Flight simulation software for Linux?

Does anyone know of a RockSim-type program for Linux? I don't need all the graphical bells and whistles of RockSim, I just want the basic
flight profile (max altitude, max speed, etc.) of my rocket when it's weight, diameter, and motor are input. Something I can download as an .RPM or a .DEB file would be ideal. Thanks in advance to all who respond.
Leslie
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http://www.cyphertext.net/~gfish/wxrasp.html but I haven't tried it...
Leslie Houk wrote:

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Will Marchant, NAR 13356, Tripoli 10125 L3
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I think somebody has run RockSim on Linux using Wine. I'm a Linux newbie so I can't speak with authority on this. Haven't tried it myself.
Leslie Houk wrote:

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Ad Astra!

Bill Sullivan
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There's a new WINE for OSX as well, I understand.
http://www.macrumors.com/pages/2006/02/20060208072514.shtml
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Jerry Irvine, Box 1242, Claremont, California 91711 USA
Opinion, the whole thing. <mail to: snipped-for-privacy@gte.net>
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So how do you execute a program on linux?? I double clicked on something that I downloaded and nothing happens! or is there some magic word to use before executing programs?
-- TAI FU
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On Mon, 06 Feb 2006 13:47:24 +0800, tai fu wrote:

You would have to install it first. If it is a "distribution-specific" packaged made for your particular version of Linux, you would use that particular command line function for package installation. For example, Red Hat (and its "clones") uses the "rpm" command (Redhat Package Manager). If it is a generic package, it is most likely in the "tar.gz" (or similar) format, in which case you will have to unpack it (i.e. "unzip" it) into the appropriate directory, and then read the README and INSTALL files (*always* read these before doing anything else). In most cases, it is a matter of compiling the source code, and then letting the resulting "make file(s)" finish the installation. (i.e. running "./configure", "make", and finally "make install" [as root]) on the package. Confusing and geeky? To the novice, yes...but it gives you a compiled application tailor-made to your specific hardware.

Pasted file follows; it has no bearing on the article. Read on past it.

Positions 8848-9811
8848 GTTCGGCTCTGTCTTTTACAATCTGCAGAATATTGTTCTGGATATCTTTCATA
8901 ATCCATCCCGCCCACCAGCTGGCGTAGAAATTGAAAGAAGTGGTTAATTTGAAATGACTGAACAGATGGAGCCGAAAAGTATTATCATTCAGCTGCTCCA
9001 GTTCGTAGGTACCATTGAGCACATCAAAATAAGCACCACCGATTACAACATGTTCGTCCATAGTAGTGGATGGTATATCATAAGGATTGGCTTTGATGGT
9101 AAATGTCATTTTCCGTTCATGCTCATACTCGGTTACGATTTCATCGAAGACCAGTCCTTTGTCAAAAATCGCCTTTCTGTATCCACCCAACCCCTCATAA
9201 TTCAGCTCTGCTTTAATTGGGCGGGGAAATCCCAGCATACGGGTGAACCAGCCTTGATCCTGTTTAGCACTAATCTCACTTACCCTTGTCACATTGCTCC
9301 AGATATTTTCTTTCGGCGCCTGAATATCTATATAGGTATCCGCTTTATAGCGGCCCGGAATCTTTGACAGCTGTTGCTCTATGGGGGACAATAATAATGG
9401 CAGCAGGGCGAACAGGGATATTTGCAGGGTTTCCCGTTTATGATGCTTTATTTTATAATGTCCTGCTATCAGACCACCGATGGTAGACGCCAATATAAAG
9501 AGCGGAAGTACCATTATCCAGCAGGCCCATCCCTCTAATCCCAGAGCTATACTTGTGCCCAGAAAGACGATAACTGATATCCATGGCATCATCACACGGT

--

Greg Heilers
Registered Linux user #328317 - SlackWare 10.2 (2.6.13)
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Another thing, how are disks seen? I know that the root disk would be seen as "hda1" or something but suppose I have a drive C/D/E/F/G (all harddisk partitions) in windows then what would linux see it as? it is so confusing sometimes...
-- TAI FU
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On Mon, 06 Feb 2006 15:12:08 +0800, tai fu wrote:

Linux would see them, most likely, as hda1, hda2, hda3, etc. If they are Windows-formatted partitions, you would have to have them specified as such in your /etc/fstab file, if you want them automatically mounted. And then you would have them to directories that you yourself specify, usually in the /mnt directory. For example: /dev/hda1 would mount to /mnt/hda1.
My own /etc/fstab file follows. Note that I do *not* auto-mount my Windows partition (I only have one.). (My apologies if this plays havoc with text-wrap-courtesy)
...........................................
/dev/hda10 / reiserfs defaults 1 1 /dev/hda9 /boot reiserfs defaults 1 2 /dev/hda11 /usr reiserfs defaults 1 2 /dev/hda12 /home reiserfs defaults 1 2 /dev/hda1 /mnt/windows vfat noauto,owner,user 0 0 /dev/hdc /mnt/cdrom iso9660 noauto,owner,user,ro 0 0 # /dev/sr0 /mnt/cdrom iso9660 noauto,owner,user,ro 0 0 /dev/fd0 /mnt/floppy auto noauto,owner,user 0 0 /dev/hda6 swap swap defaults 0 0 none /dev/pts devpts gid=5,modeb0 0 0 none /proc proc defaults 0 0 /proc/bus/usb /mnt/cam usbfs noauto,owber,user,ro 0 0
.............................................
It is a Windows 98 partition, hence the vfat format. I can access it with the command:
bash-3.00# mount /mnt/windows
...since I have defined it in the /etc/fstab file. If I had *not* defined it, I could still mount it by specifying the appropriate options:
bash-3.00# mount -t vfat /dev/hda1 /mnt/windows
--

Greg Heilers
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